Catching invasive Chinese mitten crabs whilst releasing the endangered European eel and other fish by-catch : The implications of fyke net design. / Clark, Paul; Stefanoudis, Paris; Crimmen, Oliver; Pearce, Dave; Clifton-Dey, Darryl; Morritt, David.

In: Aquatic Conservation: Marine and Freshwater Ecosystems, Vol. 27, No. 6, 12.2017, p. 1101-1115.

Research output: Contribution to journalArticlepeer-review

Published

Standard

Catching invasive Chinese mitten crabs whilst releasing the endangered European eel and other fish by-catch : The implications of fyke net design. / Clark, Paul; Stefanoudis, Paris; Crimmen, Oliver; Pearce, Dave; Clifton-Dey, Darryl; Morritt, David.

In: Aquatic Conservation: Marine and Freshwater Ecosystems, Vol. 27, No. 6, 12.2017, p. 1101-1115.

Research output: Contribution to journalArticlepeer-review

Harvard

Clark, P, Stefanoudis, P, Crimmen, O, Pearce, D, Clifton-Dey, D & Morritt, D 2017, 'Catching invasive Chinese mitten crabs whilst releasing the endangered European eel and other fish by-catch: The implications of fyke net design', Aquatic Conservation: Marine and Freshwater Ecosystems, vol. 27, no. 6, pp. 1101-1115. https://doi.org/10.1002/aqc.2779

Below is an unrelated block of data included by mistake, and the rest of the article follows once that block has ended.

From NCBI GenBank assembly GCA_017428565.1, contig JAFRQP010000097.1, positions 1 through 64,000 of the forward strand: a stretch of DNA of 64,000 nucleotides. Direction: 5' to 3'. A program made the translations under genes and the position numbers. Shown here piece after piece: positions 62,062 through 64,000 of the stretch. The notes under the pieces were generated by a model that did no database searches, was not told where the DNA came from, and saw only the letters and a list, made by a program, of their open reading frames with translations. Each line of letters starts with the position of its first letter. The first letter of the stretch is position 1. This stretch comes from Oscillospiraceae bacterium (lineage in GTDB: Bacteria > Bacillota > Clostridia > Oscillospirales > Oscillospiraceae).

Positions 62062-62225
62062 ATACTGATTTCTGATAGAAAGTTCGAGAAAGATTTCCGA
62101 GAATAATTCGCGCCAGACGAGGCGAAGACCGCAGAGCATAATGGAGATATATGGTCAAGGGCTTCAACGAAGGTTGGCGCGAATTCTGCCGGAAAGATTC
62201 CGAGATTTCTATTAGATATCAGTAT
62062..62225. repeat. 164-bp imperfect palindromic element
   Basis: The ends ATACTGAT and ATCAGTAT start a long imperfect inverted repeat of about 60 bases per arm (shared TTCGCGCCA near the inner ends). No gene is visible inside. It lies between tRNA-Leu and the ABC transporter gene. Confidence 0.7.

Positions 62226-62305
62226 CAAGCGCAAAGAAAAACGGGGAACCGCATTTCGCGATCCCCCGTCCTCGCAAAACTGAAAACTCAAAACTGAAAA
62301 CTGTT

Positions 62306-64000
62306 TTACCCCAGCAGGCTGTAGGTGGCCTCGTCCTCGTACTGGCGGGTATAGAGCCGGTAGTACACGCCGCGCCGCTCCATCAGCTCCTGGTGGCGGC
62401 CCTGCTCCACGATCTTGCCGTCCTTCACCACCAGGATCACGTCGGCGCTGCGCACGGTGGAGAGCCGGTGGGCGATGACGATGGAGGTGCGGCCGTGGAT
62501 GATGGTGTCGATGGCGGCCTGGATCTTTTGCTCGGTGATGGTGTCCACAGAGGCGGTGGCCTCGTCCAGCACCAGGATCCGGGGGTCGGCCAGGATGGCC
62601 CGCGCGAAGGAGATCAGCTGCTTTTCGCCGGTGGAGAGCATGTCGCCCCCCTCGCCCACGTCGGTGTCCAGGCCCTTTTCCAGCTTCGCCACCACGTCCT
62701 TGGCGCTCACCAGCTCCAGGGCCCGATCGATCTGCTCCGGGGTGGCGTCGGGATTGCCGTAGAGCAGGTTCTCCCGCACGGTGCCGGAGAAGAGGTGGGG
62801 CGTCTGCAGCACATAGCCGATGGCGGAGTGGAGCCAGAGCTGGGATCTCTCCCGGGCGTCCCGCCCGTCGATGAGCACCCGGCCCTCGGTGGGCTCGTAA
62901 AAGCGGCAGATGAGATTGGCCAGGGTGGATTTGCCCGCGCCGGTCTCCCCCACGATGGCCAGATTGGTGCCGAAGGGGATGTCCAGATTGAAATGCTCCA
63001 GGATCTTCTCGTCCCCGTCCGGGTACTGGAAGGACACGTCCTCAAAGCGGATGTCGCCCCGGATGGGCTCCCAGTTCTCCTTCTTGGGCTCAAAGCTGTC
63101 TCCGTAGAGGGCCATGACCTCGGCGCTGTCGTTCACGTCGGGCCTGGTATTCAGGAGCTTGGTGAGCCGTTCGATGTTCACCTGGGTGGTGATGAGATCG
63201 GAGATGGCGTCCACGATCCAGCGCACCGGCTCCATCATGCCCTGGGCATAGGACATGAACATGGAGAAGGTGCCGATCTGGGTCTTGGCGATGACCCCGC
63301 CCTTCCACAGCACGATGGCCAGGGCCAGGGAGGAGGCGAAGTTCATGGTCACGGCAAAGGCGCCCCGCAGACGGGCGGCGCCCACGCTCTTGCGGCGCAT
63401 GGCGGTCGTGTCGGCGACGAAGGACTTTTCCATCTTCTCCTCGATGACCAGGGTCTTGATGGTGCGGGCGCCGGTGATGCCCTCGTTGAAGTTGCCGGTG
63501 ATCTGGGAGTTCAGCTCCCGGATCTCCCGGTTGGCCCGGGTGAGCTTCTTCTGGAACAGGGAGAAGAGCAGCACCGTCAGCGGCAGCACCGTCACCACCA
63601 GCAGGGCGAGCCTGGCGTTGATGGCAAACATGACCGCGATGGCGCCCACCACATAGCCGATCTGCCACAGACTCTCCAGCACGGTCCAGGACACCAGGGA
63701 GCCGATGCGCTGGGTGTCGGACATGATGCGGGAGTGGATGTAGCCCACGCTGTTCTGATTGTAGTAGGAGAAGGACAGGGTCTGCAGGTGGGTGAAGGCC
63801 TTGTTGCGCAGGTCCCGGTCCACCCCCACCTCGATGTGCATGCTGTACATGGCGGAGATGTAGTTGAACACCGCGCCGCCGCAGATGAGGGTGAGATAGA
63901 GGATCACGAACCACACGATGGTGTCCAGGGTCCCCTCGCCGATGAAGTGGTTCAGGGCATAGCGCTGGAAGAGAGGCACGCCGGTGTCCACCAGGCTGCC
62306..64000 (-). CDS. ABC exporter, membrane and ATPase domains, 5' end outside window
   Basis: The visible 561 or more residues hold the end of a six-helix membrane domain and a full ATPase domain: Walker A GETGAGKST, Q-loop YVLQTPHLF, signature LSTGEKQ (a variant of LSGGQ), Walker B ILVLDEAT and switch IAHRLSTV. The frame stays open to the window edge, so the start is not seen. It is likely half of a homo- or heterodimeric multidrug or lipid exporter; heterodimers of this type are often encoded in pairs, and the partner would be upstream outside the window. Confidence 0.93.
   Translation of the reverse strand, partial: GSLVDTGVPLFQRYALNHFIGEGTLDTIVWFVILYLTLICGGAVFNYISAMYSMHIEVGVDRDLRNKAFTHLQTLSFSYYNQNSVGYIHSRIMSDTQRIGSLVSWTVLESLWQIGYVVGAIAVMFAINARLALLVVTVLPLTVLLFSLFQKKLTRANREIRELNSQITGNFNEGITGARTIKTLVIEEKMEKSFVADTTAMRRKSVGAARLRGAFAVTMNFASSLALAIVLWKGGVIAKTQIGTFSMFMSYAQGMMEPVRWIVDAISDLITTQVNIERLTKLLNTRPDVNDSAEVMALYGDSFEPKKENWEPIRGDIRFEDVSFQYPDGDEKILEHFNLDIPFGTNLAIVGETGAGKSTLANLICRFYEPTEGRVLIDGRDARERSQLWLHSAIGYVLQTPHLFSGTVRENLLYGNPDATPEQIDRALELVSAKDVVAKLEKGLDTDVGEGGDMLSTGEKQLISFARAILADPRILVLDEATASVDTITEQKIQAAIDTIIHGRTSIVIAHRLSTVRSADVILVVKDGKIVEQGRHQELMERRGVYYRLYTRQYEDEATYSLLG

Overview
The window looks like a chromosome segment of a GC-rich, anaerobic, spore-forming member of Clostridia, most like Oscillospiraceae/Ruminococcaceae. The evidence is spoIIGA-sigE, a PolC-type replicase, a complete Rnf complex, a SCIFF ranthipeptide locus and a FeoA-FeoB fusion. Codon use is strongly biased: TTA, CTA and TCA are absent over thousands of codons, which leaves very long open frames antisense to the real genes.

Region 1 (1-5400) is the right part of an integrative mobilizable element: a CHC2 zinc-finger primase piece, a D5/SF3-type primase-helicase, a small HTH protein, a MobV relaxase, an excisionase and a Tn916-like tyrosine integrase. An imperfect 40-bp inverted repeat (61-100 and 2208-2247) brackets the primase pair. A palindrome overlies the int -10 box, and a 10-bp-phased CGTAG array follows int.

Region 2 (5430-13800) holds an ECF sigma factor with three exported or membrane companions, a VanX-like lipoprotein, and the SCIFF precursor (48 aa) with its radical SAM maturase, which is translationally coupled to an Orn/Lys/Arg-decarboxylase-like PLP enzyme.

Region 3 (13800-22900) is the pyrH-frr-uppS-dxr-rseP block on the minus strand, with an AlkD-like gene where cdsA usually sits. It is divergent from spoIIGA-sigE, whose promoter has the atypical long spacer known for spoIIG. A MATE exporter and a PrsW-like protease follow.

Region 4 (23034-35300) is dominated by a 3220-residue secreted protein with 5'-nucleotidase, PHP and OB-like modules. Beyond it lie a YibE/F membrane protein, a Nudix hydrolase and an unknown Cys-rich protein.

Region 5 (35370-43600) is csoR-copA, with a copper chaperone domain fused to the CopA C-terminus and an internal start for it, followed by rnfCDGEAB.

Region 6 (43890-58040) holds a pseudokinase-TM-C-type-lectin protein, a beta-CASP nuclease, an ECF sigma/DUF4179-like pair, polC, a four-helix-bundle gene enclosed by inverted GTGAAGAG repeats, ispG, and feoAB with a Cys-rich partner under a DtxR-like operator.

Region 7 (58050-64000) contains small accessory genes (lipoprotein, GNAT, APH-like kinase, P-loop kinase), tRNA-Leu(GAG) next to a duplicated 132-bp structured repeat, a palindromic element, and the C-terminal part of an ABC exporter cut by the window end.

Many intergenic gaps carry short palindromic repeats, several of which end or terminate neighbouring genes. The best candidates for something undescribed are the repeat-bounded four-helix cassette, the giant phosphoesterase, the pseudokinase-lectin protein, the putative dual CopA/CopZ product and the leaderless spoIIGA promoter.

APA

Clark, P., Stefanoudis, P., Crimmen, O., Pearce, D., Clifton-Dey, D., & Morritt, D. (2017). Catching invasive Chinese mitten crabs whilst releasing the endangered European eel and other fish by-catch: The implications of fyke net design. Aquatic Conservation: Marine and Freshwater Ecosystems, 27(6), 1101-1115. https://doi.org/10.1002/aqc.2779

Vancouver

Clark P, Stefanoudis P, Crimmen O, Pearce D, Clifton-Dey D, Morritt D. Catching invasive Chinese mitten crabs whilst releasing the endangered European eel and other fish by-catch: The implications of fyke net design. Aquatic Conservation: Marine and Freshwater Ecosystems. 2017 Dec;27(6):1101-1115. https://doi.org/10.1002/aqc.2779

Author